Appeals court allows ban on gender-affirming care for minors to take effect in Tennessee

Tennessee will be allowed to implement its ban on gender-affirming care for minors after an appeals court overturned a lower court order stopping the ban.

The state ban was supposed to go into effect July 1, but a federal judge halted its implementation, siding with the American Civil Liberties Union, which said the law interferes with parents’ rights to choose the necessary medical care for their children.

The law prohibits gender-affirming care, including hormone therapy, puberty blockers and gender-affirming surgery on minors.

Two of the three appeals panel justices decided to reinstate the law, saying decisions about transgender care were best left to state legislatures rather than judges.

“Given the high stakes of these nascent policy deliberations — the long-term health of children facing gender dysphoria — good government generally benefits from more debate than less,” Chief Justice Jeffrey Sutton wrote.

“Both sides have the same fear, just in opposite directions – one saying the procedures create health risks that cannot be undone, the other saying the lack of such procedures creates risks that cannot be undone. can be cancelled. What makes the choice between the two camps bearable is the realization that not all choices are made by the judges,” he added.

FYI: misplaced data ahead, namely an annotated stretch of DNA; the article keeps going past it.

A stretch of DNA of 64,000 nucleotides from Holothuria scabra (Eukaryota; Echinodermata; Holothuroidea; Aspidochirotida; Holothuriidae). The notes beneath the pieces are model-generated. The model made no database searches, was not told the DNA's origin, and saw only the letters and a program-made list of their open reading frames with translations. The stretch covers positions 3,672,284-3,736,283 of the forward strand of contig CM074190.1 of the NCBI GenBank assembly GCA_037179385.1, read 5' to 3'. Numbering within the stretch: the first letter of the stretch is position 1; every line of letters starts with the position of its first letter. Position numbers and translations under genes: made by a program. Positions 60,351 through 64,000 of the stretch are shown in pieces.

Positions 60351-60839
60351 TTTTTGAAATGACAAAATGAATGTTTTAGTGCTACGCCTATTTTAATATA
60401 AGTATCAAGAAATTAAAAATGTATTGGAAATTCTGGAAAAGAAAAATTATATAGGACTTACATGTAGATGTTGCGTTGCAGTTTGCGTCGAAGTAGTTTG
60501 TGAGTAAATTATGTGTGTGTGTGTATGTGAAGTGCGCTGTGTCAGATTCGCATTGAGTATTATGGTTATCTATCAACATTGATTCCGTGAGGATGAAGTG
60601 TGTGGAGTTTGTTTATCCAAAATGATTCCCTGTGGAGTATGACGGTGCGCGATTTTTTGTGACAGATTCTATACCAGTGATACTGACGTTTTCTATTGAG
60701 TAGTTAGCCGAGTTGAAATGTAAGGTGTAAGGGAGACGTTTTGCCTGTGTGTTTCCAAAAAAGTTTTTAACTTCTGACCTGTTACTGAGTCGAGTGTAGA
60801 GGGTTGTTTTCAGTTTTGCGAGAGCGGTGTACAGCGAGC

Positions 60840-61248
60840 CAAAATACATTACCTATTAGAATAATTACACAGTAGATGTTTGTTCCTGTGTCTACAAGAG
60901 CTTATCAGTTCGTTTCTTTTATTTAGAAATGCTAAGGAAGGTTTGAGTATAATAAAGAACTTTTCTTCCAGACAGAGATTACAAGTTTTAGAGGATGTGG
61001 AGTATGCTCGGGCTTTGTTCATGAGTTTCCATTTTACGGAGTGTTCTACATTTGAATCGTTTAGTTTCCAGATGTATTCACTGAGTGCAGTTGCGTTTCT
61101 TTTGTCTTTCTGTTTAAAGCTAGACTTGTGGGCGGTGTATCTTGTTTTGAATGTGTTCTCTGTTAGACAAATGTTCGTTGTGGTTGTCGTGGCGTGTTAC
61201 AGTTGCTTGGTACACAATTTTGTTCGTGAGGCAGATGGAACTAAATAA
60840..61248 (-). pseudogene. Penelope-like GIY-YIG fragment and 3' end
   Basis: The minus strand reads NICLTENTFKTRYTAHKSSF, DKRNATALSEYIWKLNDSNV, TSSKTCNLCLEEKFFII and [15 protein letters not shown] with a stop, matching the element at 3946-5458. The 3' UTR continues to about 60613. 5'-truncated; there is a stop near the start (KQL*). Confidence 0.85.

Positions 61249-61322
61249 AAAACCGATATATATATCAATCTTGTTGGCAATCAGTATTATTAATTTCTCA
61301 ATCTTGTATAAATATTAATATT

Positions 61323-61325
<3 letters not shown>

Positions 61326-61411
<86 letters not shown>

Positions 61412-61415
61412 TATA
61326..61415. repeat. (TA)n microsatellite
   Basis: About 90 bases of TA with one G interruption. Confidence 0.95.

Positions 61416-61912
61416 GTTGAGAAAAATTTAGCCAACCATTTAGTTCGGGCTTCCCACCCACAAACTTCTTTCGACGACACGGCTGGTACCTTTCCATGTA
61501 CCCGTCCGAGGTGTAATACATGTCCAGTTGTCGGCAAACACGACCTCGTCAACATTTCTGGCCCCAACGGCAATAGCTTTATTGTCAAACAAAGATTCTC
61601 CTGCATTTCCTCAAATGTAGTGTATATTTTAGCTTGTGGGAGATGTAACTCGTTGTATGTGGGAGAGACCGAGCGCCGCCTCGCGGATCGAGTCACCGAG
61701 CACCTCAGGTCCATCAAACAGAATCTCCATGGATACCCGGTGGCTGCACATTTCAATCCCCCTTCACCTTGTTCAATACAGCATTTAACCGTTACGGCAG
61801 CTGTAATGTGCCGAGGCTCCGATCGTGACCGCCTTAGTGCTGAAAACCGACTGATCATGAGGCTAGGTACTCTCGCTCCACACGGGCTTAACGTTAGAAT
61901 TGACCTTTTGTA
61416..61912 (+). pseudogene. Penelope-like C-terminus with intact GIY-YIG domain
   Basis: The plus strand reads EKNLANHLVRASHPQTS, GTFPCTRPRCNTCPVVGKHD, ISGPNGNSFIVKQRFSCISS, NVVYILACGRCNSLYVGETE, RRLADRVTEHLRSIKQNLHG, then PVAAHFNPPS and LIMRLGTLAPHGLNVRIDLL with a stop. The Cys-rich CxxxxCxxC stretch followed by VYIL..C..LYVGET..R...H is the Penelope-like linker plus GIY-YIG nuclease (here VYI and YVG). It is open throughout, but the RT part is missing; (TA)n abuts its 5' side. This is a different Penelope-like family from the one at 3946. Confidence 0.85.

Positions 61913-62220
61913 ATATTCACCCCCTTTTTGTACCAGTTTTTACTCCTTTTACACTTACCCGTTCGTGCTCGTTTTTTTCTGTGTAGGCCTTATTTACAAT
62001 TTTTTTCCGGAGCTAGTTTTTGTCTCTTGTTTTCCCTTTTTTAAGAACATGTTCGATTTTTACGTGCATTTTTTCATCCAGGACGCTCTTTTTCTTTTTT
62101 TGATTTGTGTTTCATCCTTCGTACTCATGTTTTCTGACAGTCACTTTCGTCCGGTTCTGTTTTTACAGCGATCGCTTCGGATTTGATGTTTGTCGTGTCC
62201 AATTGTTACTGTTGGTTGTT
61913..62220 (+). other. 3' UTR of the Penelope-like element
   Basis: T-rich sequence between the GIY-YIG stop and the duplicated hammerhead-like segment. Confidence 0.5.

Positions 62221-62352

The challenge to the law will continue while the law comes into force. If the court upholds the ACLU’s appeal, the law will again be struck down.

“This decision is beyond disappointing and a heartbreaking development for thousands of young transgender people, their doctors and their families,” the ACLU of Tennessee said in a statement.

“As we and our clients consider our next steps, we want all young transgender people in Tennessee to know that this fight is far from over and we will continue to challenge this law until it is finally defeated and that Tennessee becomes a safer place to raise every family.”

Gender-affirming treatments like hormone therapy and puberty blockers are generally considered safe and have been endorsed by major medical groups, including the American Academy of Pediatrics, the American Medical Association, and the Endocrine Society.

About 20 states have passed laws prohibiting medical care.

Arkansas’ ban on gender-affirming care was overturned last month by a federal judge on the merits, saying the ban violates the Equal Protection Clause of the Fourteenth Amendment

Bans in Alabama, Florida, Indiana and Kentucky were also broken by the court. On Friday, Kentucky’s attorney general appealed the court’s decision ending his state’s ban.

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